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Darwin    
   
Darwin's Diary
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Introduction | 1809-1825 | 1826-1829 | 1831 | 1832 | 1833 | 1835 | 1836
1837 | 1838 | 1842-1854 | 1856 | 1858-1859 | 1881 | 1882

       
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April 1881 (Darwin's Struggle with Faith)

Darwin finishes his Autobiography. It is a private memoir, a record for his family. It is not meant to be published -- at least in his lifetime. In it, Darwin struggles with his religious beliefs.

"[A] source of conviction in the existence of God ... follows from the extreme difficulty or rather impossibility of conceiving this immense and wonderful universe, including man with his capability of looking far backwards and far into futurity, as the result of blind chance or necessity. When thus reflecting ... I deserve to be called a theist."

It is this conviction that underlies the last passage of On the Origin of Species. And yet, Darwin is not certain it is truly his own.

"[C]an the mind of man, which has, as I fully believe, been developed from a mind as low as that possessed by the lowest animal, be trusted when it draws such a grand conclusion? May not these be the result of the connection between cause and effect which strikes us as a necessary one, but probably depends merely on inherited experience? Nor must we overlook the probability of the constant inculcation in a belief in God on the minds of children producing so strong and perhaps an inherited effect on their brains not yet fully developed, that it would be as difficult for them to throw off their belief in God, as for a monkey to throw off its instinctive fear and hatred of a snake.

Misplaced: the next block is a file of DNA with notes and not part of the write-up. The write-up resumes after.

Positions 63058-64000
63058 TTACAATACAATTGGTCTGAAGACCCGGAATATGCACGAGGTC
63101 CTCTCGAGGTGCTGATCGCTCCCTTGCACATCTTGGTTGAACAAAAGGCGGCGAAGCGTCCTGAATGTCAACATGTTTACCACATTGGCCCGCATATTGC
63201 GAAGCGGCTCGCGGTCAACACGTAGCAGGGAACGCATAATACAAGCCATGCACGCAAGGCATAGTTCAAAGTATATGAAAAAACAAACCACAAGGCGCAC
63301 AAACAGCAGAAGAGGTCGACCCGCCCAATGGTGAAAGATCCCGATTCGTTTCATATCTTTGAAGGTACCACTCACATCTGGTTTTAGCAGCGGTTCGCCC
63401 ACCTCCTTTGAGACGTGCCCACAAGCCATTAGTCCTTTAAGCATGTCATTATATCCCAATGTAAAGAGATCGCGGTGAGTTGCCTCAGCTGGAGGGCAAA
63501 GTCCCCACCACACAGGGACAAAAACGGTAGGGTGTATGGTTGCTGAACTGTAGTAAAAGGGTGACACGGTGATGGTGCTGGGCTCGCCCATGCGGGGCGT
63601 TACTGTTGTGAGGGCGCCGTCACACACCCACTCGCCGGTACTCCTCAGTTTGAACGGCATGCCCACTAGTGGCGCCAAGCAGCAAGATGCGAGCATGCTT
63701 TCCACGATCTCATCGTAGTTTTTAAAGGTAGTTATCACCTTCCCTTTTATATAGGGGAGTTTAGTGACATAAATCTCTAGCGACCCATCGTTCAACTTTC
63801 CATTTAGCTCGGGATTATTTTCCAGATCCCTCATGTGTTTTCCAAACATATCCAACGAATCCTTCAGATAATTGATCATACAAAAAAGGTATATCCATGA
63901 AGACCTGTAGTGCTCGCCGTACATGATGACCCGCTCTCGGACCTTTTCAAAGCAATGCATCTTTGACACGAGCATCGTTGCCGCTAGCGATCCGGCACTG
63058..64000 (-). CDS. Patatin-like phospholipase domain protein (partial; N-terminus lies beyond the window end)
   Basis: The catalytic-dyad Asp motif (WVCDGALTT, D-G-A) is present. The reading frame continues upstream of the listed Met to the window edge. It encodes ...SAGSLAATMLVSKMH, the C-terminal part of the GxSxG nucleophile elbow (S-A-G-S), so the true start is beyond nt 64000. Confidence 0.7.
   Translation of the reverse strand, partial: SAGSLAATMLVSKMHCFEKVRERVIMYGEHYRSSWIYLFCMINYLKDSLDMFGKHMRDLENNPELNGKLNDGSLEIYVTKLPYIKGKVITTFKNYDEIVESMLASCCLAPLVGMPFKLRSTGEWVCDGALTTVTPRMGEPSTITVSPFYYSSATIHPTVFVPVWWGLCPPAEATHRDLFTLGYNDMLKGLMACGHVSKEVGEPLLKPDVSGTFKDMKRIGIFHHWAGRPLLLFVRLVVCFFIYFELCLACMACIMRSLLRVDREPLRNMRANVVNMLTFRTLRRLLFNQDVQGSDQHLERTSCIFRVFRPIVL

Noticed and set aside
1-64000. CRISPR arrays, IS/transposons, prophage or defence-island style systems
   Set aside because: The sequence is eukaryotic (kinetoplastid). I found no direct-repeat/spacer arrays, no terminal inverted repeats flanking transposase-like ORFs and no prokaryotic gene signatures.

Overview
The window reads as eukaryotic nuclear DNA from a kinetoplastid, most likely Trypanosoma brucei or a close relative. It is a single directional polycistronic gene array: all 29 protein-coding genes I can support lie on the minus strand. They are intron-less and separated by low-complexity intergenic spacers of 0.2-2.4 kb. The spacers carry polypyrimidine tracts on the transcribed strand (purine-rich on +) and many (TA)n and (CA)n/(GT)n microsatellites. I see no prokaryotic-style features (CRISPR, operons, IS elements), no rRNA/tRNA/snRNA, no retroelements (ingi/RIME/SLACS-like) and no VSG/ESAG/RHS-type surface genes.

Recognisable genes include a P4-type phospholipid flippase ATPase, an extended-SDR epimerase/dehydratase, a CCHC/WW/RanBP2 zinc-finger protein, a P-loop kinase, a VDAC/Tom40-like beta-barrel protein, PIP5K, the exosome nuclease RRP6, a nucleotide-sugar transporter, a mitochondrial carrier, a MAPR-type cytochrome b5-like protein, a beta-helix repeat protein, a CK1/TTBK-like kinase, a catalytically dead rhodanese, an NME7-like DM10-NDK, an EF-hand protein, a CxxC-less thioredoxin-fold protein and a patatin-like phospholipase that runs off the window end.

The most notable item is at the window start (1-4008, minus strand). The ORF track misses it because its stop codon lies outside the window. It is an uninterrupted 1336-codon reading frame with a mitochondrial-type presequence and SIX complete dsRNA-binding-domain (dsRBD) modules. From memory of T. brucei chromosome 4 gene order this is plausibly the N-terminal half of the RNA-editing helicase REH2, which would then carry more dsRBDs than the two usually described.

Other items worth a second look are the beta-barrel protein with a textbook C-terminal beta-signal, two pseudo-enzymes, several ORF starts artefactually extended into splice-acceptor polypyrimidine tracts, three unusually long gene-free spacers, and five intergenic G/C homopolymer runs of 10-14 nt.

"I cannot pretend to throw the least light on such abstruse problems. The mystery of the beginning of all things is insoluble to us; and I for one must be content to remain an Agnostic."

Emma is extremely troubled by one line of this passage, and has it struck from the Autobiography when it is published after her husband's death in 1882. She writes her son, Francis, the editor:

"My dear Frank,
There is one sentence ... which I very much wish to omit, no doubt partly because your father's opinion that all morality has grown up by evolution is painful to me; but also because where this sentence comes in, it gives one a sort of chock [sic] -- and would give an opening to say, however unjustly, that he considered all spiritual beliefs no higher than hereditary aversions or likings, such as the fear of monkeys towards snakes ... I should wish if possible to avoid giving pain to your father's religious friends who are deeply attached to him, and I picture to myself the way that sentence would strike them."

To the end of his life, Darwin chose to keep his religious views private. He knew that his personal beliefs wavered, and maintained they were of "no consequence to any one but myself."

-> Go to 1882

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Introduction | 1809-1825 | 1826-1829 | 1831 | 1832 | 1833 | 1835 | 1836
1837 | 1838 | 1842-1854 | 1856 | 1858-1859 | 1881 | 1882

       
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